Efficacy of : A Systematic Review and Meta-AnalysisN: A Systematic Review and Meta-Analysis-Acetylcysteine in Idiopathic Pulmonary Fibrosis: A Systematic Review and Meta-Analysis

    loading  Checking for direct PDF access through Ovid

Abstract

There are a number of conflicting reports describing the clinical outcomes of using N-acetylcysteine for the treatment of idiopathic pulmonary fibrosis. We have, therefore, performed a meta-analysis to evaluate the efficacy of N-acetylcysteine, compared with control, for the treatment of idiopathic pulmonary fibrosis.

Original controlled clinical trials evaluating the efficacy of N-acetylcysteine for the treatment of idiopathic pulmonary fibrosis were included in the analysis. Searches for relevant articles were carried out in July 2014 by 2 independent researchers using PubMed, Embase, Cochrane Central, and Google Scholar. Change in forced vital capacity, change in percentage of predicted vital capacity, change in percentage of predicted carbon monoxide diffusing capacity, changes in 6 minutes walking test distance, rate of adverse events, and rate of death were expressed as outcomes using RevMan 5.0.1.

Five trials, with a total of 564 patients, were included in this meta-analysis. The meta-analysis showed that the control group had significant decreases in percentage of predicted vital capacity (standardized mean difference [SMD] = 0.37; 95% confidence interval [CI]: 0.13 to −0.62; P = 0.003) and 6 minutes walking test distance (SMD = 0.25; 95% CI: 0.02–0.48; P = 0.04). There were no statistically significant differences in forced vital capacity (SMD = 0.07; 95% CI: −0.13–0.27; P = 0.52), percentage of predicted carbon monoxide diffusing capacity (SMD = 0.12; 95% CI: −0.06–0.30; P = 0.18), rates of adverse events (odd ratio = 4.50; 95% CI: 0.19–106.41; P = 0.35), or death rates (odd ratio = 1.79; 95% CI: 0.3–5.12; P = 0.28) between the N-acetylcysteine group and the control group.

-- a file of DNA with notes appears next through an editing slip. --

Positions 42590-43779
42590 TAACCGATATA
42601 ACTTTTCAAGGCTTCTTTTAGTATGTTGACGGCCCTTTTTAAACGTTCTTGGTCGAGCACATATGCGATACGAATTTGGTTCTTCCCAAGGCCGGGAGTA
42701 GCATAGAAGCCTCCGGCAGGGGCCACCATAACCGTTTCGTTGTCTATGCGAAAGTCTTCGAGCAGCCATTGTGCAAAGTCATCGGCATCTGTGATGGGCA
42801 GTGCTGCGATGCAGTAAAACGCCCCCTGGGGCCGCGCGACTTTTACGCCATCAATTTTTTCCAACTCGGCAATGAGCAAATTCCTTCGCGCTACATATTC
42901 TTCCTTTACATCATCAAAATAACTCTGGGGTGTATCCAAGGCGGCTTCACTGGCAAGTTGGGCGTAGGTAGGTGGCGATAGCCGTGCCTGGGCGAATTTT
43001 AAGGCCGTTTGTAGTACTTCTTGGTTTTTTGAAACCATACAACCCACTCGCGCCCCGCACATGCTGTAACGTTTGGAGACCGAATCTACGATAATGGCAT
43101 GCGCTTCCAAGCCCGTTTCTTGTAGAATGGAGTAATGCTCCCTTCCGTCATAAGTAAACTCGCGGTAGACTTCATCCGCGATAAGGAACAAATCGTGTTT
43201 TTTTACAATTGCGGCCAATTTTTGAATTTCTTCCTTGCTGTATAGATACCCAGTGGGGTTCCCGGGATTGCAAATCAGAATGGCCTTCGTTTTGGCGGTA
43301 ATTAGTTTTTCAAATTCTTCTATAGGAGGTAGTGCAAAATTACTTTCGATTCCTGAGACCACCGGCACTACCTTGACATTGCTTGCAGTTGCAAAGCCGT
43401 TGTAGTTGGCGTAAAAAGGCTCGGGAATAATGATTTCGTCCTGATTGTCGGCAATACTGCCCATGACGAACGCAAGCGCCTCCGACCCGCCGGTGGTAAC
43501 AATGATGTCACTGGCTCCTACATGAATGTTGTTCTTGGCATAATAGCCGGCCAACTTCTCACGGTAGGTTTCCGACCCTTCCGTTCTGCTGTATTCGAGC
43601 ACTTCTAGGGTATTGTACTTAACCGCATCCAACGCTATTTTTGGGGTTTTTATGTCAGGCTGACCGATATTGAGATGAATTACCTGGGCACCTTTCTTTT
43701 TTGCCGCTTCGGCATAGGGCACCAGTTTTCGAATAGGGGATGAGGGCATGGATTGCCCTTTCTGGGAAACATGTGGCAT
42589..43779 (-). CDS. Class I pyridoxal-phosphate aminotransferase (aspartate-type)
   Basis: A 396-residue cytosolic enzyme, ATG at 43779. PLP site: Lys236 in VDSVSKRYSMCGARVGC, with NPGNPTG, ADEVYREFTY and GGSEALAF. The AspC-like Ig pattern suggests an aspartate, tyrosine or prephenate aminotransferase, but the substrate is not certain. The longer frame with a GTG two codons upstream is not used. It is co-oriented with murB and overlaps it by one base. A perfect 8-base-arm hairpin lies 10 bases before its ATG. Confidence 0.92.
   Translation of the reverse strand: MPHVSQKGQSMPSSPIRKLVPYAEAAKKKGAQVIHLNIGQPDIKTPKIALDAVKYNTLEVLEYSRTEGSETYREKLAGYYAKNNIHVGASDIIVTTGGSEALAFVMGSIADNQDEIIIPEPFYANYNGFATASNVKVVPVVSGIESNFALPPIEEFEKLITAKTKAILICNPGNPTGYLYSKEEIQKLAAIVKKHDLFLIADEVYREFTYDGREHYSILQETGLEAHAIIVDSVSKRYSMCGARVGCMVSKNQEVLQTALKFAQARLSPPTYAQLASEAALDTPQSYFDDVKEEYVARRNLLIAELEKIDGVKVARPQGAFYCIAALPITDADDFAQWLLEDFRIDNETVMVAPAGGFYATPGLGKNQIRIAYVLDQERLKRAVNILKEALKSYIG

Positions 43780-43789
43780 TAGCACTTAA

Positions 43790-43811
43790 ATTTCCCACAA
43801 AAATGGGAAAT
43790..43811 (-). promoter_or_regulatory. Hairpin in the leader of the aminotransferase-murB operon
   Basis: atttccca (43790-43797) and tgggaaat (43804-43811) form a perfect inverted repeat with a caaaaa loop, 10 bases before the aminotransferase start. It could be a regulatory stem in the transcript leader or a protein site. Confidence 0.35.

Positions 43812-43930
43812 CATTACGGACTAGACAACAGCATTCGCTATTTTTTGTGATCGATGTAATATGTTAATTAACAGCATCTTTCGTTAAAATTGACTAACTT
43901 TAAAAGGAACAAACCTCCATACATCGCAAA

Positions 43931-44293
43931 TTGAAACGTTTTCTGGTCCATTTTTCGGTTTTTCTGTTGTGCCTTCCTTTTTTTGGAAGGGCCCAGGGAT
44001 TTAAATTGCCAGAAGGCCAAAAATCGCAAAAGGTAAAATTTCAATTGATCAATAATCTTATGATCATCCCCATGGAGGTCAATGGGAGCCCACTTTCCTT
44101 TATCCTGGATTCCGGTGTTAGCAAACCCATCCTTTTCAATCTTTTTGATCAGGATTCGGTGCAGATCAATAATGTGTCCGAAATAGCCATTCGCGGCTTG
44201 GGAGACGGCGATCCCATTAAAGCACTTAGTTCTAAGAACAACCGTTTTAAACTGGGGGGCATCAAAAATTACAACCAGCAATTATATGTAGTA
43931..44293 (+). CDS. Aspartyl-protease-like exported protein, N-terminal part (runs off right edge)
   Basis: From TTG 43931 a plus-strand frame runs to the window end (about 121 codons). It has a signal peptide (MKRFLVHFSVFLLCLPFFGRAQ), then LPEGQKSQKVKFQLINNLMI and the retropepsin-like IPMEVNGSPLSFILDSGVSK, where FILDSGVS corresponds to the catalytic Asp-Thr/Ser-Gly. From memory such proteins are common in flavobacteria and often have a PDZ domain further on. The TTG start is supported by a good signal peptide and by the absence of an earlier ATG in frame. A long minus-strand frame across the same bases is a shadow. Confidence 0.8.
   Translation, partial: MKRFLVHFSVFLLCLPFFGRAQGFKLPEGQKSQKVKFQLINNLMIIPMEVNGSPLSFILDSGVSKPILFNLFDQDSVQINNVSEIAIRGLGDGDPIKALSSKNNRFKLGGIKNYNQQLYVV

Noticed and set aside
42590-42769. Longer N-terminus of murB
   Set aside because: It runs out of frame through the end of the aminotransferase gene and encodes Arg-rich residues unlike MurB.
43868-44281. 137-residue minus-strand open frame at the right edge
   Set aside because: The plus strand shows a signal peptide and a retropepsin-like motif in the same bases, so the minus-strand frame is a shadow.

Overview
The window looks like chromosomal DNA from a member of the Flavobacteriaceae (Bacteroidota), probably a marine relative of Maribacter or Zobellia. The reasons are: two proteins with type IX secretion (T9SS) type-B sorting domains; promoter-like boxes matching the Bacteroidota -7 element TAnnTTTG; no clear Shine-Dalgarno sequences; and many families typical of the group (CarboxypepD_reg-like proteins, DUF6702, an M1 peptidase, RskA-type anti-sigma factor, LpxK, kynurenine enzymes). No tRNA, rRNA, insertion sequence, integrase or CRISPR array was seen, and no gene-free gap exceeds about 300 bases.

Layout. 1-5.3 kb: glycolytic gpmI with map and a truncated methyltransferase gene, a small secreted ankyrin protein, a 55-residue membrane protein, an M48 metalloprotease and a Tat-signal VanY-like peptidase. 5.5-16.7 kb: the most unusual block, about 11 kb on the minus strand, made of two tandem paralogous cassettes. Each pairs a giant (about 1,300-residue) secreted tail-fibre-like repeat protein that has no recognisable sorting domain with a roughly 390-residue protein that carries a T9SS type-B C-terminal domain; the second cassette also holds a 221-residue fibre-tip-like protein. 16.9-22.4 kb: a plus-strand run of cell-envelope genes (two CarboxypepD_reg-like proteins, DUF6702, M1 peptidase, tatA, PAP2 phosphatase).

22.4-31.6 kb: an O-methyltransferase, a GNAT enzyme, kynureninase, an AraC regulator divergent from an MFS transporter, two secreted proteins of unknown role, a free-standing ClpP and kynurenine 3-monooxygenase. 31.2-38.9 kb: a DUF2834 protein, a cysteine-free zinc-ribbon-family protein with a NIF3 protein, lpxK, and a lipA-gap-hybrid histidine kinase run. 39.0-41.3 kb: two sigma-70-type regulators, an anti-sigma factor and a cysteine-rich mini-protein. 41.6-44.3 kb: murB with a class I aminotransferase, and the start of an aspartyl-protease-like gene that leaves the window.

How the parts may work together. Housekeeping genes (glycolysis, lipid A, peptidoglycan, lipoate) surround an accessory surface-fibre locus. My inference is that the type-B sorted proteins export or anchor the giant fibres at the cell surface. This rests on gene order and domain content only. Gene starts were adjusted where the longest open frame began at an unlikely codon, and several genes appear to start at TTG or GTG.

N-Acetylcysteine was found to have a significant effect only on decreases in percentage of predicted vital capacity and 6 minutes walking test distance. N-acetylcysteine showed no beneficial effect on changes in forced vital capacity, changes in predicted carbon monoxide diffusing capacity, rates of adverse events, or death rates.

Related Topics

    loading  Loading Related Articles